Investigating Morphology and Structure

Polymer structures change at different scales of length. These smaller scale structures include a brush configuration, and if single molecules are visualized, chain packing; for crystalline polymers, lamellar formations; and with block or graft copolymers, microphase separation. Features visible on larger scales include pores or fillers, and for blends of polymers, interfacial phases. Effects of processing like etching, heat or strain are also visible on the surface roughness or finish. The study of nanoparticles, nanofibers and nanodevices made of polymer includes statistical analysis of both individual components and the whole assembly’s shape and size.

The AFM allows the structure to be visualized via nanoscale topography of the surface, typically in tapping mode. This mode yields images with excellent spatial resolution, up to molecular and atomic structure, as Figure 3 reveals. The small area in contact between the tip and the sample is responsible for the high resolution. This in turn is achieved by using ultrasharp tipped probes, in addition to the tapping mode which results in very gentle sideways and vertical forces between the tip and the sample.

As Figure 4 shows, AFM imaging has recently become much faster with the emergence of newer AFMs, such as the Cypher AFMs from Asylum Research. This is due to the use of small cantilevers. Not only do smaller cantilevers have higher resonant frequencies, they are also able to provide improved resolution and control for very small forces in the subpiconewton range, which is extremely crucial when investigating polymers which are delicate and easily undergo deformation.

Molecular and crystalline structure of rubrene – Tapping mode topography images of crystalline rubrene imaged with the Cypher S AFM. Rubrene is a polycyclic aromatic hydrocarbon used as an organic semiconductor in organic light emitting diodes. The main color image with scan size 5 μm shows single steps of the crystalline lattice. The inset black-and-white image reveals molecular-level structure, highlighting the superb spatial resolution of Cypher AFMs, even in air. Scan size 20 nm. Sample courtesy of Rutgers University.

Figure 3: Molecular and crystalline structure of rubrene Tapping mode topography images of crystalline rubrene imaged with the Cypher S AFM. Rubrene is a polycyclic aromatic hydrocarbon used as an organic semiconductor in organic light emitting diodes. The main color image with scan size 5 μm shows single steps of the crystalline lattice. The inset black-and-white image reveals molecular-level structure, highlighting the superb spatial resolution of Cypher AFMs, even in air. Scan size 20 nm. Sample courtesy of Rutgers University.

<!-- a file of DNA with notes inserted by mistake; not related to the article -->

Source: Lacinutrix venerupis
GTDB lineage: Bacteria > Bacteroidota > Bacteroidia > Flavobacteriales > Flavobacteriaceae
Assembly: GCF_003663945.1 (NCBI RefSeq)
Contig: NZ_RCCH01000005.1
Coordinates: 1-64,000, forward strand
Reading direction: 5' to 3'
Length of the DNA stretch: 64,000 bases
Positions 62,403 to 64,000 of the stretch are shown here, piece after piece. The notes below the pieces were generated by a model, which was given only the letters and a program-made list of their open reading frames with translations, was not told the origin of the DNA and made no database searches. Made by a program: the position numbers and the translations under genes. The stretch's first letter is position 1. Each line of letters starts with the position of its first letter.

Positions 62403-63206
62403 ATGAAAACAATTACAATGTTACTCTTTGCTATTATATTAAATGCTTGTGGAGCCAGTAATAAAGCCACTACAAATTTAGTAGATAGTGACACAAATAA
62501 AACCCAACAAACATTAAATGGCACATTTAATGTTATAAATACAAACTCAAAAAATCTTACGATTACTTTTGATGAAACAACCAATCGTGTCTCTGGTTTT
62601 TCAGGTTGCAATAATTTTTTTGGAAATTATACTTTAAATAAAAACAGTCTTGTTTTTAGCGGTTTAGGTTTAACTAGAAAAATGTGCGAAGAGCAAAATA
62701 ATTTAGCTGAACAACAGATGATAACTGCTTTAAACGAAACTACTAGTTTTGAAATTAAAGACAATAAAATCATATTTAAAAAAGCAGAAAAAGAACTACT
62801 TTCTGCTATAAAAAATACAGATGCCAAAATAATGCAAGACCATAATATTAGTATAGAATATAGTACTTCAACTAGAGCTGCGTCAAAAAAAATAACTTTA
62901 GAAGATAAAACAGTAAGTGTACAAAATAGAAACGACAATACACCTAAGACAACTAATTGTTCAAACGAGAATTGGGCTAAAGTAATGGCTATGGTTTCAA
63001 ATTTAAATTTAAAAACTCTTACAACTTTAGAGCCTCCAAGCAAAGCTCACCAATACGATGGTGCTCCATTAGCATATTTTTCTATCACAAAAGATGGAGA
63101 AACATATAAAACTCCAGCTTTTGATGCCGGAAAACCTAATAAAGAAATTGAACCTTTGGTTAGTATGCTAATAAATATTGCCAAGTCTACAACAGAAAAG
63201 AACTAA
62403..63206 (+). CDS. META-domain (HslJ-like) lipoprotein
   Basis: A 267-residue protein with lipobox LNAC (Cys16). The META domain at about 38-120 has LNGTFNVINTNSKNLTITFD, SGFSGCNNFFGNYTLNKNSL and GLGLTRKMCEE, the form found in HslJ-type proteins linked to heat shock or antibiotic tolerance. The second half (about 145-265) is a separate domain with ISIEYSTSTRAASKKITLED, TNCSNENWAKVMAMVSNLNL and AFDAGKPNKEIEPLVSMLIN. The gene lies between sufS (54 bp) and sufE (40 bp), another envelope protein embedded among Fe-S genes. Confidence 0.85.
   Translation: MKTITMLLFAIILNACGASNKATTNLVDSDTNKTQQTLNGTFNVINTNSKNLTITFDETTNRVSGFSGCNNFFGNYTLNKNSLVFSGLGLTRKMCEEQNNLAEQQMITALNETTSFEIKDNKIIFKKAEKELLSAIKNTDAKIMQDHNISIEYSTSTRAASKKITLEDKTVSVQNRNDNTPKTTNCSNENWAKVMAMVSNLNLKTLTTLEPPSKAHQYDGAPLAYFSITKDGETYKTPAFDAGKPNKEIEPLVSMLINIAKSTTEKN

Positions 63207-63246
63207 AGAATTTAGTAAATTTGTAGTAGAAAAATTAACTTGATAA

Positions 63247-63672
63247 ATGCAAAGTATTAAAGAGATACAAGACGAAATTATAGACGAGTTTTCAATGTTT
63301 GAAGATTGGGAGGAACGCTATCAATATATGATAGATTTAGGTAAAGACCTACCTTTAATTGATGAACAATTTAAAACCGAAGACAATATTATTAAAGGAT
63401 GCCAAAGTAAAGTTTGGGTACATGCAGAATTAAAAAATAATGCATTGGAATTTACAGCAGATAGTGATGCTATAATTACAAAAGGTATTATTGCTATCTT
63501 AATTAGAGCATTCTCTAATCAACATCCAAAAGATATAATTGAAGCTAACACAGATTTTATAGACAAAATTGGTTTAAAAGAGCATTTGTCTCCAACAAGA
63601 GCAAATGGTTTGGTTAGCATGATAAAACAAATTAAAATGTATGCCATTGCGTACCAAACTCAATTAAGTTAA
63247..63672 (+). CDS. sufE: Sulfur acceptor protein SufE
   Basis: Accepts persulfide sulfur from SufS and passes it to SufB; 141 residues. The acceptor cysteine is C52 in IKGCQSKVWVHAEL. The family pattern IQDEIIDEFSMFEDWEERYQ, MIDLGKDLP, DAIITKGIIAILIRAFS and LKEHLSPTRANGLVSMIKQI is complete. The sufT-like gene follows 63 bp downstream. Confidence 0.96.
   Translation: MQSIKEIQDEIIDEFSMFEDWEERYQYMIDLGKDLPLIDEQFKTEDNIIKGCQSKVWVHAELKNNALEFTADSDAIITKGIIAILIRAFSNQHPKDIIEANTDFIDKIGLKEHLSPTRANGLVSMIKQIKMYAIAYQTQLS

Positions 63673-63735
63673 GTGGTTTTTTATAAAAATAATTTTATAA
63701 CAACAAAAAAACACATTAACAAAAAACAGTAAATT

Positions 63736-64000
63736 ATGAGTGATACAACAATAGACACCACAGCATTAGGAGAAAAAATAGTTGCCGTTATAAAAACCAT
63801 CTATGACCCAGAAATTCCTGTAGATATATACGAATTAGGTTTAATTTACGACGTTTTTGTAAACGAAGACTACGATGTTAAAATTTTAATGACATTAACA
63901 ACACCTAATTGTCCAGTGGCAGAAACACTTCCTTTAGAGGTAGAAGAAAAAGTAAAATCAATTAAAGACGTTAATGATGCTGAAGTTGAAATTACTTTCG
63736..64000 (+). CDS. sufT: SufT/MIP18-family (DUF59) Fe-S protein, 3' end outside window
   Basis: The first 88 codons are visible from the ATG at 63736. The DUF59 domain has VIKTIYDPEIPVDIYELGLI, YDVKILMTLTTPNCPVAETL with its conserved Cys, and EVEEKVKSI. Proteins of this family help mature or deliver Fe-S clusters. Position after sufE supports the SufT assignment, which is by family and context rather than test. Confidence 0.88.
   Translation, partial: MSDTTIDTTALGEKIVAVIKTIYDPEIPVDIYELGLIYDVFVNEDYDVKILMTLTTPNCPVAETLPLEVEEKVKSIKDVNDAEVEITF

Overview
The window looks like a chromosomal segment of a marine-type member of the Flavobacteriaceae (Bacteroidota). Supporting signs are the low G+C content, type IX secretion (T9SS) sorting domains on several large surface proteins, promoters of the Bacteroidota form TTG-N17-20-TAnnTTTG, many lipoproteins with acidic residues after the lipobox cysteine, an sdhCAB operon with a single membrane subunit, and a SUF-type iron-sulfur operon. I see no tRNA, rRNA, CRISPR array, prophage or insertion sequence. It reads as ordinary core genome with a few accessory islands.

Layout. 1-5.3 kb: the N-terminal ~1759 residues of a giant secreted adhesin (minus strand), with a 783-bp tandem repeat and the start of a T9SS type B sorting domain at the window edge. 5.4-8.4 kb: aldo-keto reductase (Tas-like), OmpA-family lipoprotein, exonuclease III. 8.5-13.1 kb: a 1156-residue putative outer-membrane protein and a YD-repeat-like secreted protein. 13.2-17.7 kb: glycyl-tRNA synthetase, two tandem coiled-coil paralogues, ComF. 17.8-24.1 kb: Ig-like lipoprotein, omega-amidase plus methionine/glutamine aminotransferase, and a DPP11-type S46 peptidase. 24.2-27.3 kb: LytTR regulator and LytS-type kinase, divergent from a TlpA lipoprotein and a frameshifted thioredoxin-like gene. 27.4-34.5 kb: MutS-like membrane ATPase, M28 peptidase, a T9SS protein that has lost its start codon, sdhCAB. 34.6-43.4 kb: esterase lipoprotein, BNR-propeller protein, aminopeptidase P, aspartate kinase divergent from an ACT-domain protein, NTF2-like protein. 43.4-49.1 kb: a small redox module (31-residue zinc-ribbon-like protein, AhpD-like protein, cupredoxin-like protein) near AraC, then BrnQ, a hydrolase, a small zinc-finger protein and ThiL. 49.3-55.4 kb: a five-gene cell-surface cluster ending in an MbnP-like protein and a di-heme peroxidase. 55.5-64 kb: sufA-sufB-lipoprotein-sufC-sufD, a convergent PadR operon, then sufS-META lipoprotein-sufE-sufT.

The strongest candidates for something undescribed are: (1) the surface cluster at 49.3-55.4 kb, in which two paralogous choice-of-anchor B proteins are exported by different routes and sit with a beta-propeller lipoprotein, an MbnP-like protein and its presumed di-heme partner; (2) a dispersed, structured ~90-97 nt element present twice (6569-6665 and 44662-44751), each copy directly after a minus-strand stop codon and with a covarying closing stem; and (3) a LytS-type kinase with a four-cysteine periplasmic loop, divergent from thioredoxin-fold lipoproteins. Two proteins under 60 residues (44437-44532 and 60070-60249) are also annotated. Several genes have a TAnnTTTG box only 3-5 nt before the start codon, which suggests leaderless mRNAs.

PHB/V spherulite crystallization – Tapping mode phase images of a polyhydroxybutyrate-co-valerate (PHB/V) spherulite crystallizing at room temperature over a period of three minutes. Scan size 1.5 μm. The scan rate of 40 Hz, or approximately 10 seconds per frame, allows clear visualization of the crystallization process. Imaged with the Cypher AFM. Sample courtesy of the University of Sheffield.

Figure 4: PHB/V spherulite crystallization – Tapping mode phase images of a polyhydroxybutyrate-co-valerate (PHB/V) spherulite crystallizing at room temperature over a period of three minutes. Scan size 1.5 μm. The scan rate of 40 Hz, or approximately 10 seconds per frame, allows clear visualization of the crystallization process. Imaged with the Cypher AFM. Sample courtesy of the University of Sheffield.

Using Asylum AFMs for Topographic Imaging

  • All Asylum AFMs use closed-loop scanning which has the advantage of repeatable and precise scanning motions due to the use of position sensors. As a result, image distortions are avoided, with very precise offsets, while specific scan areas are zoomed in to. The Cypher 5 and ES, as well as the MFP-3D InfinityTM all have the most advanced sensors with remarkably low noise, down to 35 pm and 60 pm in the Z, and X and Y, axes respectively.
  • The Cypher family AFMs use small cantilevers of less than 10 microns length, so that imaging goes faster, and standard line scan rates are up to 10-40 Hz. These also have better resolution and lower noise, and thus the DNA helix and single point atomic defects are now imaged on a routine basis.
  • GetStartedTM is integrated with the MFP-3D Infinity and all Cypher AFMs to automate image parameters. Even before the first tip-sample contact, the parameters are defined automatically using a predictive algorithm. This protects both sample and tip against wear due to non-optimal contact, and also ensures the acquisition of excellent data starting from scan line 1.

Measuring Forces and Deformation